Venetoclax, Carfilzomib, Dexamethasone Combo Appears Well Tolerated in Relapsed/Refractory MM

In an ongoing phase II study, the addition of the BCL2 inhibitor venetoclax to the combination of carfilzomib and dexamethasone did not raise any new safety concerns and demonstrated preliminary efficacy among a small cohort of patients with relapsed/refractory multiple myeloma (MM). Luciano J. Costa, MD, of the University of Alabama at Birmingham, and colleagues presented their findings at the 2018 ASCO Annual Meeting.

As of April 18, 2018 (data cutoff), 42 patients were enrolled in the trial; 30 were evaluable for efficacy. This dose-escalation study evaluated the venetoclax combination in 28-day cycles in four dosing cohorts:

  • cohort 1: venetoclax 400 mg/day plus carfilzomib 27 mg/m2 plus dexamethasone 40 mg (n=4)
  • cohort 2: venetoclax 800 mg/day plus carfilzomib 27 mg/m2 plus dexamethasone 40 mg (n=3)
  • cohort 3: venetoclax 800 mg/day plus carfilzomib 70 mg/m2 plus dexamethasone 40 mg (n=6)
  • cohort 4: venetoclax 800 mg/day plus carfilzomib 56 mg/m2 plus dexamethasone 20 mg (n=4)

The cohort 4 dose was selected for the dose-expansion phase of the study (n=14), based on patient convenience, the authors noted. Per study protocol, patients were allowed to remain on combination therapy for up to 18 cycles, with the option to continue on venetoclax monotherapy.

Median age for the entire cohort was 67 years (range = 37-79 years) and 68 years (range = 40-79 years) in the efficacy cohort. In both groups, 63 and 66 percent of patients had International Staging System II/III disease, and 20 and 23 percent had t(11;14) mutation, respectively.

Participants had received a median of two prior therapies (range = 1-3 therapies). Approximately two-thirds of patients had disease that was refractory to an immunomodulatory (IMiD) agent (n=26/42; 62%), and one-third had disease that was refractory to both a proteasome inhibitor and an IMiD agent (n=14).

By data cutoff, 30 patients were still on therapy for a median of 4.9 months (range = 0.9-14.5 months); discontinuations were related to disease progression (n=3; 7%), adverse events (AEs; n=1; 2%), consent withdrawal (n=2; 5%), and lack of efficacy (n=3; 7%). In the efficacy-evaluable population, patients were treated for a median of 5.3 months (range = 0.9-14.5 months) and 20 (67%) were still on treatment. Again, discontinuation was most commonly related to disease progression and lack of efficacy (n=3; 7% for each).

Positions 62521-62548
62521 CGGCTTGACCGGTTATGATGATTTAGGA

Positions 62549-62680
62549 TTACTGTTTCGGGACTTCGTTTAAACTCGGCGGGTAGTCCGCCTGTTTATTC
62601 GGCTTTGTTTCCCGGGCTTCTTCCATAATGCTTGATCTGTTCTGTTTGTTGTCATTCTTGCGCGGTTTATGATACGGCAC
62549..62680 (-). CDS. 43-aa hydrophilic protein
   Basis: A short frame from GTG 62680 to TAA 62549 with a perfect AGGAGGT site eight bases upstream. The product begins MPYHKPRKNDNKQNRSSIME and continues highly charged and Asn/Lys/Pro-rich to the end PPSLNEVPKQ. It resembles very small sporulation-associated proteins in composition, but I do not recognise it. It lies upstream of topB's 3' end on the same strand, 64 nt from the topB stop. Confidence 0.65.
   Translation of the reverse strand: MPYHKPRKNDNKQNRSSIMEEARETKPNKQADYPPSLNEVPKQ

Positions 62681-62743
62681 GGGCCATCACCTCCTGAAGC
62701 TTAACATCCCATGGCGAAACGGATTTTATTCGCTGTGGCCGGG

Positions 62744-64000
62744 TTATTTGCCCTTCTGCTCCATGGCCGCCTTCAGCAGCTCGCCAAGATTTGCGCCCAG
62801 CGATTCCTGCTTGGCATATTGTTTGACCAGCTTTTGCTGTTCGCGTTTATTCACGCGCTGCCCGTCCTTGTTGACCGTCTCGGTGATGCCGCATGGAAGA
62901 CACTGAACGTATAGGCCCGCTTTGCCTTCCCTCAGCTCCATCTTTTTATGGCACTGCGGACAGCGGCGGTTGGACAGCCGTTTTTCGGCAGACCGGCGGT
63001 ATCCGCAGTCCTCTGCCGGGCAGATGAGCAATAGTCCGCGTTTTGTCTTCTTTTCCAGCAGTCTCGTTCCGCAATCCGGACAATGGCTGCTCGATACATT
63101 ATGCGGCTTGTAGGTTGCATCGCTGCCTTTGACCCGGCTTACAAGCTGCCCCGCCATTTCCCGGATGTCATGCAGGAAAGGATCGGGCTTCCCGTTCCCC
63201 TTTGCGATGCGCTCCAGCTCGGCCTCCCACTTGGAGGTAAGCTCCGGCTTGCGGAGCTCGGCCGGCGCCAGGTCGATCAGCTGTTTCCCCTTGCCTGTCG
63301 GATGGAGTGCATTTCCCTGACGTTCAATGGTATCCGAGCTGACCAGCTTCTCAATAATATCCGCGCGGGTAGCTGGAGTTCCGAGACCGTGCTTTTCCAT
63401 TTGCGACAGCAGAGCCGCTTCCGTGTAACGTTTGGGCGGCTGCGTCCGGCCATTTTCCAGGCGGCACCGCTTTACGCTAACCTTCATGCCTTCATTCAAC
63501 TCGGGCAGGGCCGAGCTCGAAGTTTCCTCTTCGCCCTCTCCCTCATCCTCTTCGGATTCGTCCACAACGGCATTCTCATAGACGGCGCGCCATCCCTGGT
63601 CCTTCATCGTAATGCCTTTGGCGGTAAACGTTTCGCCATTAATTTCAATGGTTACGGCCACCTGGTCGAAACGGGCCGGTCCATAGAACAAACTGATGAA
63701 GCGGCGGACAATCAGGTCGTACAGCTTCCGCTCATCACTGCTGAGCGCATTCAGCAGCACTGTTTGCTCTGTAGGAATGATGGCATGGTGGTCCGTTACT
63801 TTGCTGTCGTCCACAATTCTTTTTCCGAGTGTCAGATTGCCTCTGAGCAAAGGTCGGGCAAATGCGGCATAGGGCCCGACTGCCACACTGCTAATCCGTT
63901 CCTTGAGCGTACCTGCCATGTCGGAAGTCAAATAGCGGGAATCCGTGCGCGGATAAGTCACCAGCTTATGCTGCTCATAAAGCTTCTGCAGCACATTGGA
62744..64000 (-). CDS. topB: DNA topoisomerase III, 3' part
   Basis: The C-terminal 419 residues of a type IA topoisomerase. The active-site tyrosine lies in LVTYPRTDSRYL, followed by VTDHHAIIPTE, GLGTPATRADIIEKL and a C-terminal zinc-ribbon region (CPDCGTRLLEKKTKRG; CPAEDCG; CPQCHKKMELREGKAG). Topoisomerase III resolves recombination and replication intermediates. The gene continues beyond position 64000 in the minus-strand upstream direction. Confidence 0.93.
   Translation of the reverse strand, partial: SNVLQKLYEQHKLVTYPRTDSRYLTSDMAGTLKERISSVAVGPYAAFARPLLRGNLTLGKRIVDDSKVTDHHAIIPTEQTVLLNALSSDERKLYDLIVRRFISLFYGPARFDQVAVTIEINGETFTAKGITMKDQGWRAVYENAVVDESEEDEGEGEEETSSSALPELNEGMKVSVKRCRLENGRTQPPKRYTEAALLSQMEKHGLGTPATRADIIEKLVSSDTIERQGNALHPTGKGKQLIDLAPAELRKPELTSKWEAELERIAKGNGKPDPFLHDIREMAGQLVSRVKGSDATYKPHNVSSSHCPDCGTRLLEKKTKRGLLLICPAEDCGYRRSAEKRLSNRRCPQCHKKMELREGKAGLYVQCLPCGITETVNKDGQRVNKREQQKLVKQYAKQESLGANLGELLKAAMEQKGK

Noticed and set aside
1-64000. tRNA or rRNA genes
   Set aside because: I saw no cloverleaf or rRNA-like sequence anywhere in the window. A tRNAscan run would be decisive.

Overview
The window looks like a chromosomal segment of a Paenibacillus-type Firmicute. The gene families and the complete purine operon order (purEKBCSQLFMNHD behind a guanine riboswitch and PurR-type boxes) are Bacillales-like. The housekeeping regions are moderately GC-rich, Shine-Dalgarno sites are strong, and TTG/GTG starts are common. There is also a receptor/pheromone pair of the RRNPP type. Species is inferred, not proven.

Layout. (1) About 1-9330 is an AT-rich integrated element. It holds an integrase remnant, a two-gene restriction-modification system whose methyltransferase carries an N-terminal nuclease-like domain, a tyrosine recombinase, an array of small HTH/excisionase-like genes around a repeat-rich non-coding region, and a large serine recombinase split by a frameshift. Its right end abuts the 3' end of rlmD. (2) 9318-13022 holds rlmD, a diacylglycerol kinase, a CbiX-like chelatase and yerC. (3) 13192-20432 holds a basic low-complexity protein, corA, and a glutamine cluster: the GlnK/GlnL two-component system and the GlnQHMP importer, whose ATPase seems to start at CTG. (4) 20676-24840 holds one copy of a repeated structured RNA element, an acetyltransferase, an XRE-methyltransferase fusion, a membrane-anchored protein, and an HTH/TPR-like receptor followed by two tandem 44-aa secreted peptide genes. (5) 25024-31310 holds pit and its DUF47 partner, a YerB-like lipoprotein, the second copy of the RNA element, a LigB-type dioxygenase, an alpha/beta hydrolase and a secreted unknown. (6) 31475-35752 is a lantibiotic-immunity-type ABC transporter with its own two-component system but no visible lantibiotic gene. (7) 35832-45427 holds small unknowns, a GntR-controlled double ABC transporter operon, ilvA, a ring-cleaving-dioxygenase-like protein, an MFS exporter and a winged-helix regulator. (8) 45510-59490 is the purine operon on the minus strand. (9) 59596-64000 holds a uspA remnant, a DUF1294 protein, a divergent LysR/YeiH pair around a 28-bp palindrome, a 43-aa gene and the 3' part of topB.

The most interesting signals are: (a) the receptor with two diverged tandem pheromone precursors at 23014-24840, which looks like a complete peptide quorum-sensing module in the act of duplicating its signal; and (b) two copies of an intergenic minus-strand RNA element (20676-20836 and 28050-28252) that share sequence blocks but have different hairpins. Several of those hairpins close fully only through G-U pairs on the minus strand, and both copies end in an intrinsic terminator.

In the entire population, 40 of the 42 patients (95%) experienced an AE, and 29 (69%) experienced grade 3/4 AEs. The most common AEs included diarrhea, fatigue, and neutropenia; the most common grade 3/4 AEs included lymphopenia and neutropenia (see TABLE). Twelve serious AEs occurred, but the researchers noted that these were resolved with treatment.

The objective response rate in the efficacy-evaluable patients was 83 percent, including:

  • 7% stringent complete responses (sCRs)
  • 17% CRs
  • 33% very good partial responses (VGPRs)
  • 27% partial responses (PRs)

Response rates were similar regardless of disease refractoriness, but appeared to be lowest among those with IMiD-refractory disease (overall response rate [ORR]=79%). Dr. Costa also noted that ORRs were similar independent of cytogenetic risk status, ranging from 78 to 100 percent. “While responses in the small subset of t(11;14) patients were highest [100%], high-risk and standard-risk patients had comparable responses with [the venetoclax combination],” he said.

Although the study is limited by its small patient population, the investigators concluded that the venetoclax and carfilzomib plus dexamethasone combination showed “promising preliminary efficacy, [which] supports its investigation in patients with relapsed/refractory MM.”

The authors report financial relationships with Genentech, Roche, and Amgen.

Reference

Costa LJ, Stadtmauer EA, Morgan GJ, et al. Phase 2 study of venetoclax plus carfilzomib and dexamethasone in patients with relapsed/refractory multiple myeloma. Abstract #8004. Presented at the 2018 American Society of Clinical Oncology Annual Meeting, June 1, 2018; Chicago, IL.

TABLE. Summary of Adverse Events
Any-grade Grade 3/4
Any adverse event 40 (95%) 29 (69%)
Diarrhea 24 (57%) 0
Fatigue 17 (41%) 3 (7%)
Thrombocytopenia 15 (36%) 3 (7%)
Nausea 14 (33%) 1 (2%)
Lymphopenia 13 (3%) 10 (24%)
Dyspnea 10 (24%) 2 (5%)
Insomnia 10 (24%) 1 (2%)
Leukopenia 9 (21%) 4 (10%)
Hypertension 4 (10%) 3 (7%)

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